[OPINION] Does the Turkish ‘deep state’ exist?

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Ali Soylu, Ph.D.*

The “state” is sacred, especially for developing countries. The survival, welfare, rights and dignity of the state come before the rights of the individual and society. The societal acceptance that the individual and society can be sacrificed for the state is dominant. The state is the “father-protector”; without it, individuals and society would not exist.

While democratic societies moved away from this distorted sense of state and adopted a human-centered approach, Turkey and its counterparts persistently normalized this outdated understanding. Populist politicians, who use the national and moral values of their society for their own political survival, have a great role in this distorted, inhumane approach. In Turkey, especially in the last decade, the approach that blesses the state and is careless about individual rights has reached its peak.

Those who believe this approach sanctify the state and see the leaders as the shadow and caliph of God. Leaders who run the state marginalize everyone who favors freedom and democracy and prioritizes basic human rights. They accuse the opposition of being “traitors” and “terrorists” and treat them as such. This situation and approach push the country and society (the state they bless) into the abyss.

The state is responsible for regulating the relationship between the people and the judicial system and between the people and the state, and for ensuring the security of its citizens with the security forces. Another task of the state is collecting taxes to ensure justice and security. In other words, collecting taxes, ensuring justice and providing security are the main duties of the state.

Malicious groups and individuals become cruel when they use the authorities and power of the state for their own interests. The state can take on mafia-like features as it uses the social power given to it by the law. The state becomes tyrannical when necessary and can use the stick of the law against the individuals who created it and can seize their property and freedom. The most dangerous is the deprivation of control mechanisms of this collective power. The state that violates the law and conducts illegal business becomes a bandit state or a mafia state.

There is an invisible “deep state” that goes no further than a conspiracy theory, though the majority of the society and even those who run the state believe it. This “deep state,” which became legendary with Turkey’s transition to the multi-party democratic system in 1950 and which no one has seen, is no longer there, if it ever existed.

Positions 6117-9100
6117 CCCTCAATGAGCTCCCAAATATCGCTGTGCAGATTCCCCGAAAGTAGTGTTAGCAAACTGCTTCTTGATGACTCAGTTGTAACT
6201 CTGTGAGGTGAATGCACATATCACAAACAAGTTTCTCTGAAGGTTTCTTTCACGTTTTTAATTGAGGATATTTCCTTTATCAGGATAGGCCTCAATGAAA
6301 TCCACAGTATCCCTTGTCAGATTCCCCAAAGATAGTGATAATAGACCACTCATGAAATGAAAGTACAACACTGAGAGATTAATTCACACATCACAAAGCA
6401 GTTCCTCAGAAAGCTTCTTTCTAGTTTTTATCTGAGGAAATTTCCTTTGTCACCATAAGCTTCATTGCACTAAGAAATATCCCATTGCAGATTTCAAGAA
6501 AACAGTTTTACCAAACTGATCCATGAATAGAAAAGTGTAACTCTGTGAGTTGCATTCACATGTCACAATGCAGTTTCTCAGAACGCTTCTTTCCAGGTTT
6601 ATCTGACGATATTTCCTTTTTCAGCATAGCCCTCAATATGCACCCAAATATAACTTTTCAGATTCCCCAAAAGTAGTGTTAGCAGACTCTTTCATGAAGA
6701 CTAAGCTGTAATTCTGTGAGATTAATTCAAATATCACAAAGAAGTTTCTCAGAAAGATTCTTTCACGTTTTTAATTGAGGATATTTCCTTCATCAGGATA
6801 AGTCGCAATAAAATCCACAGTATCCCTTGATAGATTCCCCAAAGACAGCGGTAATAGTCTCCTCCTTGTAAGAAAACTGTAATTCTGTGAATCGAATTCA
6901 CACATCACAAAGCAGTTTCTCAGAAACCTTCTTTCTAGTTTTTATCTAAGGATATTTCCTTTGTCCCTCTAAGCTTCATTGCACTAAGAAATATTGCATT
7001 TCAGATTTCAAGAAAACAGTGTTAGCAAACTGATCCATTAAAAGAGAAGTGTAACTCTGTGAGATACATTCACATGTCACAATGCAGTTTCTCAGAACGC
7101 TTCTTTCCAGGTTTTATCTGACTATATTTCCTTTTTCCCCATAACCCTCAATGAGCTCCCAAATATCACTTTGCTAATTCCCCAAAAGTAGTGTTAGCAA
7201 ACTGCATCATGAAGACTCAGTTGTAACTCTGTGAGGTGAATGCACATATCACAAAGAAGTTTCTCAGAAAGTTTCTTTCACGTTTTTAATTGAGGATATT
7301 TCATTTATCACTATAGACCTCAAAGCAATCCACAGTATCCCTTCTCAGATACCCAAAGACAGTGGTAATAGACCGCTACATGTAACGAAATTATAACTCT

According to another thought, instead of a secret structure called the deep state, there are gangs and self-interested families and/or groups within the state. However, it is also believed they are no longer effective and even out of the system, replaced by new derivatives. In other words there are groups (for some, the “deep state”) that are loyal to the founding principles of the Republic of Turkey and consider themselves responsible for their own interests and ideologies in order to ensure the continuation of the established order that started with Atatürk.

A large segment of people believes that behind the “deep state” are countries such as the US and some European countries which they define as “foreign powers” who want to destroy Turkey. It is a common belief among the society in Turkey that “foreign powers” are in cooperation with the “deep state” and hinder the development of the country. This opinion has been strengthened in the last decade and advanced by populist politicians such as President Recep Tayyip Erdoğan.

Since the corruption operations of Dec. 17-25, 2013, Turkey has become a country where laws are not enforced and what comes out of Erdoğan’s mouth is considered law. Interestingly, when mafia leader Sedat Peker disclosed and confessed his unlawful relations with senior government officials through several videos last year, it became clear that the legal system along with the political and economic systems are corrupt.

The society thinks that the so-called “deep state” mentioned above and its actors, who showed their reactions to the actions of the government with the “Republic rallies” on the street and the “Gezi Park” protests in İstanbul in 2013 were guided by the “deep state.”

However, this “deep state,” for some reason, does not speak up or react to the biggest corruption and theft in the history of Turkey, which was revealed with the operations in December 2013. The same imaginary “deep state” remained a spectator to the biggest mosque in Turkey (a showoff for Erdogan’s magnificent power) built in Çamlıca, İstanbul, the reopening of Hagia Sophia as a mosque (after serving as a museum for 90 years) and the significant curriculum changes in the Turkish education system that destroyed secularism in the country.

The traditional perception of the “deep state” in Turkey is in favor of secularism and against religious radicalization. The Justice and Development Party (AKP) bases its arguments and actions on religious grounds. Therefore, if the “deep state” existed, it would not have allowed the AKP, which has ruled Turkey for the last two decades and destroyed all the values and achievements of the 100-year-old republic, to do all mentioned above. Or Turkey’s “deep state” evolved and came under Erdoğan’s control.

* Ali Soylu is an associate professor of management at Cameron University in Lawton, Oklahoma.

Twitter: @DrSoylu

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